Voters at gathered at last night for the town's 2012 Annual Town Meeting.
With a , 58 in total, residents made it almost halfway by getting through 24 of the articles when the magic hour of 11 p.m. came and the meeting was adjourned for the night.
In perhaps to of the most impactful votes of the night, the town approved a budget of and a budget of $30 million for the rest of the town.
There were nearly 200 voting members present at the meeting, less than five percent of the town's voting residents, and the voters are on pace to raise the total taxes paid by homeowners more than 2 percent.
Of the 24 articles voted on, 21 received un-amended yes votes. Two were approved with amendments by Hopkinton residents and one article, the final of the night, was voted down.
Articles 11 and 12 were both called for the town to raise and appropriate funds for, as well as transfer funds from free cash, in to stabilization funds.
Article 11 originally called for raising $20,000 through taxes and transferring $30,000 from free cash in to the capital stabilization fund which will be used to pay for capital projects such as new buildings and keep the tax increases steady.
After receiving word from the state that the town would have a higher amount of free cash than expected, the appropriations committee decided to raise the amount transferred from free cash to $130,000.
With hearing this Hopkinton resident Dr. John Duffy, former member of the Board of Selectmen, suggested an amendment that took the tax raise out of the article.
The next article up was 12, in a similar fashion the town was prepared to raise $100,000 and transfer $300,000 (after the knowledge of more free cash) that would be put in the generalization fund. Once Again Duffy suggested an amendment that took out the tax increase.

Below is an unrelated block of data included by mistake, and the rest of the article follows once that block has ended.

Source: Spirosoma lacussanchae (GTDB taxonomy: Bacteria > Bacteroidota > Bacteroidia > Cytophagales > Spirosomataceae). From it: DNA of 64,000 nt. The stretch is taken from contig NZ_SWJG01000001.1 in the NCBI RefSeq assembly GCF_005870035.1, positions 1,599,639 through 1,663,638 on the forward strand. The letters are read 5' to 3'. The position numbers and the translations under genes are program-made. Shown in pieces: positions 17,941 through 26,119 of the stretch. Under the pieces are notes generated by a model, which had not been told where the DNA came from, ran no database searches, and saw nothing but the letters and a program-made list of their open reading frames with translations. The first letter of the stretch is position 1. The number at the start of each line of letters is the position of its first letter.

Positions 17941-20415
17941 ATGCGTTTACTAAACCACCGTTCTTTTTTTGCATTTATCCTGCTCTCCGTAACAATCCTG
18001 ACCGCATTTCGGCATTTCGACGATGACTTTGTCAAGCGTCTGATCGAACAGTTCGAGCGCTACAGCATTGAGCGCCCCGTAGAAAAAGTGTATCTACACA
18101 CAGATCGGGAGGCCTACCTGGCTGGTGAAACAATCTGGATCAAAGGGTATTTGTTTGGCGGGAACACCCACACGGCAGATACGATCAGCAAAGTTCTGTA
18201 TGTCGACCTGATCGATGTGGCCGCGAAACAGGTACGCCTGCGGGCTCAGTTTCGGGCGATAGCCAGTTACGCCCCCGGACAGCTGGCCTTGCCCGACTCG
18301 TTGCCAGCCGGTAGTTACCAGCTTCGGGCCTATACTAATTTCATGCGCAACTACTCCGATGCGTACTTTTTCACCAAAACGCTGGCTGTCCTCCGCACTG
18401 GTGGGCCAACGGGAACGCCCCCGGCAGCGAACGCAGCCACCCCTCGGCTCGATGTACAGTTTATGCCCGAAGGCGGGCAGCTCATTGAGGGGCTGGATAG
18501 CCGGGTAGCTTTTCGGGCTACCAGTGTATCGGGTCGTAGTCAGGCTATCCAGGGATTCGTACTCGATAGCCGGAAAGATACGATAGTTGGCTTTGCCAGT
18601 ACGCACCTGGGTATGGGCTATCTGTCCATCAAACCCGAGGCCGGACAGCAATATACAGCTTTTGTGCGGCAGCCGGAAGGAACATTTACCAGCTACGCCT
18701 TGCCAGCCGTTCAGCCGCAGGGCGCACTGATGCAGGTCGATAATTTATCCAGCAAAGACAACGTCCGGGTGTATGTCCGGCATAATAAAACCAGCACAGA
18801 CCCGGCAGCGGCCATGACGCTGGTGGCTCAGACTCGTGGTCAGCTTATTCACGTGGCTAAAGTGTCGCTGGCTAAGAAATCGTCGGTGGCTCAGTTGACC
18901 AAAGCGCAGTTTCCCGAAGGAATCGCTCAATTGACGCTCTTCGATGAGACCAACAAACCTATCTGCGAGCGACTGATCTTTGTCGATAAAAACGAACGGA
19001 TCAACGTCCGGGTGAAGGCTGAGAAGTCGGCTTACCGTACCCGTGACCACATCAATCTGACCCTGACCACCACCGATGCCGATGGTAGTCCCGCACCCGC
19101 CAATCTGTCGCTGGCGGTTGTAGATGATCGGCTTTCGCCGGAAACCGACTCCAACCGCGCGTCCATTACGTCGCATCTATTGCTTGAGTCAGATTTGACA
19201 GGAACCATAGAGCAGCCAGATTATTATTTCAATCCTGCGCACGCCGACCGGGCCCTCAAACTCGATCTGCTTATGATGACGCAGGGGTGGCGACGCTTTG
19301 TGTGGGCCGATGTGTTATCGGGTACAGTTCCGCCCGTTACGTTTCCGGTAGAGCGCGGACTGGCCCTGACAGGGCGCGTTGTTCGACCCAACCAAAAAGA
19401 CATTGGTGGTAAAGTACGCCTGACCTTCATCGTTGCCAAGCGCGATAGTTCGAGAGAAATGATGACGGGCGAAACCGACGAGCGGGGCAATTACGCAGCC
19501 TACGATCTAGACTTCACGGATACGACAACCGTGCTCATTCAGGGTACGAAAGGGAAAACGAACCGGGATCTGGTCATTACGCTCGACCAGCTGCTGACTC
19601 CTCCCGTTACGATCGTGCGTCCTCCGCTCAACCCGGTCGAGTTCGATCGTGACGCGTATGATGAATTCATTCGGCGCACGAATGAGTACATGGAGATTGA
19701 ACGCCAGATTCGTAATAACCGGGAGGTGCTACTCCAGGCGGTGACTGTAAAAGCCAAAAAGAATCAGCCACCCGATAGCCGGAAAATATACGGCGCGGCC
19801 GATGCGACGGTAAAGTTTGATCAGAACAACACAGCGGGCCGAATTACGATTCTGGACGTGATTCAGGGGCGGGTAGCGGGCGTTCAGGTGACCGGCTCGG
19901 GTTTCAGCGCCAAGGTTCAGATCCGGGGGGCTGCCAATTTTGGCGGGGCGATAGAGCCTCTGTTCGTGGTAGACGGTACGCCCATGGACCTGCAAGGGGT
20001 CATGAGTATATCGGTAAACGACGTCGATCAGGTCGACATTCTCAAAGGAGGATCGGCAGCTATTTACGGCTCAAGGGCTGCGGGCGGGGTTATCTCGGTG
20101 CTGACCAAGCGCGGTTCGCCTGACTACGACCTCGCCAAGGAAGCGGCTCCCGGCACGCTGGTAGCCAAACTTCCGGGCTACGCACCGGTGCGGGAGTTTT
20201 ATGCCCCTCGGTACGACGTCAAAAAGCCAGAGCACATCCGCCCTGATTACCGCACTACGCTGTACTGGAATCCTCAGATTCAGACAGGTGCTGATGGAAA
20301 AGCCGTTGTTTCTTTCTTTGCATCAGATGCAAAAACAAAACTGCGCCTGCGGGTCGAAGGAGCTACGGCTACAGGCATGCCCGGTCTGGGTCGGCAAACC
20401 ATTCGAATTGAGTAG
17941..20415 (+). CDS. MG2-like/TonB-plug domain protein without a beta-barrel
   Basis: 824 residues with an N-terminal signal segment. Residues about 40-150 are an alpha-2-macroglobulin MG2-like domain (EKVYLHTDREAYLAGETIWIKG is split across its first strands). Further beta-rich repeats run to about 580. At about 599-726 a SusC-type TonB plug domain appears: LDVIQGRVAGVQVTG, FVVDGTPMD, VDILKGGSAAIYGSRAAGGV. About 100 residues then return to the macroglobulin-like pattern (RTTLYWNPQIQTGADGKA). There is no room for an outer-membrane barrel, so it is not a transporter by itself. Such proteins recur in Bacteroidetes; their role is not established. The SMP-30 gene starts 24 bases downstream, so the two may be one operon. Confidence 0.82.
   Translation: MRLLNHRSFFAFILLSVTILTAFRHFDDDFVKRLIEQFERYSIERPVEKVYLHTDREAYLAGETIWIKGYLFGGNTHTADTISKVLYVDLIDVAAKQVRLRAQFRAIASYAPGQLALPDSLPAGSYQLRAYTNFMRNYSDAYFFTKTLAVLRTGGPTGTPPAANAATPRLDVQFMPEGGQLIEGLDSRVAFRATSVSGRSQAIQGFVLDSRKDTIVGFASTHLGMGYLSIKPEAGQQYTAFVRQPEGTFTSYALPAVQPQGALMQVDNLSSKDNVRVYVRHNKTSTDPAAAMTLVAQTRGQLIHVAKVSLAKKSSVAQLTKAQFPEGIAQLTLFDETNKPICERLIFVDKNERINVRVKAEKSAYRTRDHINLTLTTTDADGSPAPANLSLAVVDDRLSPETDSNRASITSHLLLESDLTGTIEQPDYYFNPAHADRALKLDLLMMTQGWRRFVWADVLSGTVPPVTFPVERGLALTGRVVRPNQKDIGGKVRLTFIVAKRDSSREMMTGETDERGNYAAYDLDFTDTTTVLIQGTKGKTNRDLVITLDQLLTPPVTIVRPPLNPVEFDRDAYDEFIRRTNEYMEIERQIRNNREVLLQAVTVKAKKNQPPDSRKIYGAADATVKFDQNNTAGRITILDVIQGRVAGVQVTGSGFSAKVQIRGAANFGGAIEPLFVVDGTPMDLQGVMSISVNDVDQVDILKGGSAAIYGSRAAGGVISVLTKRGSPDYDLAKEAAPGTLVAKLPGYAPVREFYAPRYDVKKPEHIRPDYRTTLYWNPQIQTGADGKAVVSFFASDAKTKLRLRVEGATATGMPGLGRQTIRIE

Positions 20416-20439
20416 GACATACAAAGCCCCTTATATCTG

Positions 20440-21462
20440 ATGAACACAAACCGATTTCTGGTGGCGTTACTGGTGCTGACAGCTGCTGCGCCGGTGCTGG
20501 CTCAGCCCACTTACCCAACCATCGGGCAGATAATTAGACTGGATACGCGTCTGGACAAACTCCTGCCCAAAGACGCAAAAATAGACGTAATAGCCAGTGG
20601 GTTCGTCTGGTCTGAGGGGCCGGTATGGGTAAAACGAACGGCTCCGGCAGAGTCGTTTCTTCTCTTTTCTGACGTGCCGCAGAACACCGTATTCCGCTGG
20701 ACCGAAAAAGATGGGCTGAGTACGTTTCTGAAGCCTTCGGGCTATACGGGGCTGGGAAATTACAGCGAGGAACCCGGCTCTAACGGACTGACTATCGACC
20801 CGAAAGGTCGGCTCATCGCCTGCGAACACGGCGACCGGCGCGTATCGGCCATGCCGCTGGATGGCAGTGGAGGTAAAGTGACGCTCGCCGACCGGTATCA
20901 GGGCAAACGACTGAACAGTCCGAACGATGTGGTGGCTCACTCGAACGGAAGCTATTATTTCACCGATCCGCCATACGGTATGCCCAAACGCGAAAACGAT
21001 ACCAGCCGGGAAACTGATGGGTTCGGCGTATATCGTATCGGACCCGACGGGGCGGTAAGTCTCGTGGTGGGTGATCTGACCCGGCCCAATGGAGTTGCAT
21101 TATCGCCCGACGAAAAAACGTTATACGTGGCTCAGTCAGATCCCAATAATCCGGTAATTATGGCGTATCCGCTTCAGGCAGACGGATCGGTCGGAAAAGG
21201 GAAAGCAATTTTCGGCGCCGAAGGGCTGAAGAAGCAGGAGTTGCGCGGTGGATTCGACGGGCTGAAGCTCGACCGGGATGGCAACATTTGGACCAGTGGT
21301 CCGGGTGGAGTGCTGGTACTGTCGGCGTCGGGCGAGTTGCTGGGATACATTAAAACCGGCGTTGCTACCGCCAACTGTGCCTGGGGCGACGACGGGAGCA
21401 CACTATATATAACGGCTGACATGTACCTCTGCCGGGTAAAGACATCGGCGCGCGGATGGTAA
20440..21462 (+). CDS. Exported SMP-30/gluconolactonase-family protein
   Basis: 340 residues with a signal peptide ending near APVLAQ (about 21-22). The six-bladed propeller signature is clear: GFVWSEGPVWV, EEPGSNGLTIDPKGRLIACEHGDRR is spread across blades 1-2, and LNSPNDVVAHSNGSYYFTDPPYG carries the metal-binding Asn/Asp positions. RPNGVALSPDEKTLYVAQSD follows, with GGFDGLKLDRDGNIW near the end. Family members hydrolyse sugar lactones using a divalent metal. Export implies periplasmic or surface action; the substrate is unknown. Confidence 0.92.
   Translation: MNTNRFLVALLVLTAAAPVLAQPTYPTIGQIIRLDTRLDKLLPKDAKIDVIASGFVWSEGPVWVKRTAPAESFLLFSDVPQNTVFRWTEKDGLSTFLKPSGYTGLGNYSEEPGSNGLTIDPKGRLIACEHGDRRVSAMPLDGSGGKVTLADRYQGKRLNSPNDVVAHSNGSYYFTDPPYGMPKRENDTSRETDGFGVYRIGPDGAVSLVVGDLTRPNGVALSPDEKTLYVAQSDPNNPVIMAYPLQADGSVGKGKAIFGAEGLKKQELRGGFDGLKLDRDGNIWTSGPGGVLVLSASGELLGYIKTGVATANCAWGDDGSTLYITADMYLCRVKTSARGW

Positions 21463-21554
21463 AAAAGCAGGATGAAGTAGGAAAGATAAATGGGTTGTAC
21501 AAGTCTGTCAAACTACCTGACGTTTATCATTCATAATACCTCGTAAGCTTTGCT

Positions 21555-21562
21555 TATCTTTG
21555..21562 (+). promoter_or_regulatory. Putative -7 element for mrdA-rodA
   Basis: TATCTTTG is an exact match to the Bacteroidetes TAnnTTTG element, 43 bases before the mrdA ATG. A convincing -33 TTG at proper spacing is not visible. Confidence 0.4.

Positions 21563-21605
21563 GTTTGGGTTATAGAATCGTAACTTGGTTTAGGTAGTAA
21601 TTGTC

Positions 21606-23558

Both amendments by Duffy were approved by the town meeting and both articles were passed as amended.
The one article to receive a no vote was article number 23, which would have allowed the town to .
Many proponents of the bill suggested that the need for more parking wasn't just needed because the Downtown Initiative Steering Committee has suggested removal of some on-street parking, but because there is a genuine need for parking in the area.
Jack Speranza from the Hopkinton Chamber of Commerce, and Ken Weismantel from the Planning Board both said that the lack of parking was detrimental to getting new businesses in to the downtown area.
Opponents, on the other hand, worried that the expense of preparing a lot was too high when there wasn't even a lease established. Other opponents of the plan lived on neighboring streets and did not want to deal with the increased light pollution as well as the reduction of the trees around the parking lot that act as a natural barrier.
The vote ultimately failed 74 in favor to 80 against as the clock struck 11 p.m. and the meeting was adjourned for the night.
Tonight the voters will take on issues including improvements to the Sandy Beach facility, replacing the old electrical system in the library, a new traffic signal at the intersection of West Main Street and School street, a law that would limit the number of unregistered vehicles on a property and the second to last article which would allow a developer to apply for a site-specific liquor license for Hopkinton Square.
Once again Hopkinton Patch Editor Sean O'Donnell will be broadcasting live from the meeting, updating readers on discussions and votes.